Babe Ruth's Called Shot: The Myth and Mystery of Baseball's Greatest Home Run (Hardcover)
The anticipation of another showdown with the Bambino transformed Wrigley Field. Temporary bleachers held the overflow of the 50,000-strong crowd that bright September day. Game 3 of the 1932 World Series between the Cubs and Yankees stood locked at 4-4. An angry mob, rocking the ballpark with pent-up fury, aimed itself squarely at him. He had never experienced anything like it. But above the almost deafening noise, the slugger could hear the tide of barbs pouring at him from the Cubs' dugout. They called him a busher, a fat slob, and other names not fit to print at the time. He took the first pitch for a strike, stepped out of the box, and collected himself. Cubs pitcher Charlie Root threw two balls, and Ruth watched a fastball cut the corner to set the count at 2 and 2. On the on-deck circle, Lou Gehrig heard Ruth call out to Root: I'm going to knock the next one down your goddamn throat. Ruth took a deep breath, raised his arm, and held out two fingers toward centerfield. As Root wound up, the crowd roared in expectation. It was a change-up curve, low and away, but it came in flat and without bite. The ball compressed on impact with Ruth's bat and began its long journey into history, whizzing past the centerfield flag pole. No one had ever gone that far at Wrigley--not even Cubs hitter Hack Wilson. Estimates put its distance at nearly 500 feet. Ruth practically sprinted around the bases. Video cameras of the day raced to catch up with him, his teammates cracking that they hadn't seen him run that fast in a long time. Then he flashed four fingers at the Cubs infielders and their dugout: The series was going to be over in four games. In that moment, the legend of the Called Shot was born, but the debate over what Ruth had actually done on the afternoon of October 1, 1932, had just begun.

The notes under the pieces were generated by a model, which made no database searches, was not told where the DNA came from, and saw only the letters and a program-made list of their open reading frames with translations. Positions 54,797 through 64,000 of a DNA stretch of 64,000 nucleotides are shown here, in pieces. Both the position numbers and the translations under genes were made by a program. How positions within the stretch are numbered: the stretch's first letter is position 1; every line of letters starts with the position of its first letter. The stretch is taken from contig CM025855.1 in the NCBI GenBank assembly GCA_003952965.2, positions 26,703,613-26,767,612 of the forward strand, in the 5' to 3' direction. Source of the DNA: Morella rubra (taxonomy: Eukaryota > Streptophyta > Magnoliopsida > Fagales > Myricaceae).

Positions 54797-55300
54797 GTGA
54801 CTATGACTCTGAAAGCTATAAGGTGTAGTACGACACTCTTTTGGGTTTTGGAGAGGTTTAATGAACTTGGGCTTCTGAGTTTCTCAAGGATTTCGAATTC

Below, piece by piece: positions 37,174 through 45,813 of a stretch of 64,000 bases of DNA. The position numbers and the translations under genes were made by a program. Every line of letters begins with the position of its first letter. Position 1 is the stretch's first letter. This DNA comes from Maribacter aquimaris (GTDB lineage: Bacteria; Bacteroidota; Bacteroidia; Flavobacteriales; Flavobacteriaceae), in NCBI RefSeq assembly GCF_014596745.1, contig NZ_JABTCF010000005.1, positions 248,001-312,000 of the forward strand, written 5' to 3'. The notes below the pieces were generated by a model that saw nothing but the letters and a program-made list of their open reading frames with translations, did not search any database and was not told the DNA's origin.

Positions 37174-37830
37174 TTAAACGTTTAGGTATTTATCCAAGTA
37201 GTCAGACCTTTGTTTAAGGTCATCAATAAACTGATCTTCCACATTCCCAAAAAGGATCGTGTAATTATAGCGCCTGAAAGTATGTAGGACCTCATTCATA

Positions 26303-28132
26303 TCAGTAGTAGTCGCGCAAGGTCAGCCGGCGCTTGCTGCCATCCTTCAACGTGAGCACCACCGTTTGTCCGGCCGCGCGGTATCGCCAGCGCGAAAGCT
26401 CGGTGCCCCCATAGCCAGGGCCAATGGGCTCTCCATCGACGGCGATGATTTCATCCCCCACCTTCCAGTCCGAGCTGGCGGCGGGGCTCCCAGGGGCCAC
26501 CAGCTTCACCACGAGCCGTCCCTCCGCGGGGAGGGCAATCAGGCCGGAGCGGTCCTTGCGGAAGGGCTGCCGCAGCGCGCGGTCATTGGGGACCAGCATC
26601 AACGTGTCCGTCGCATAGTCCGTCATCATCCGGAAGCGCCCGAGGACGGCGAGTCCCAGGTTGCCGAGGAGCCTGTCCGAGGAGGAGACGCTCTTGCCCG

Ed Sherman, a longtime Chicago Tribune writer, reports on sports media for his highly acclaimed website, ShermanReport.com. The winner of numerous awards, he has written two books, and his work has appeared in Crain's Chicago Business, ESPN.com, Golf World, and The Sporting News. He lives in Highland Park, Illinois, with his wife and two sons.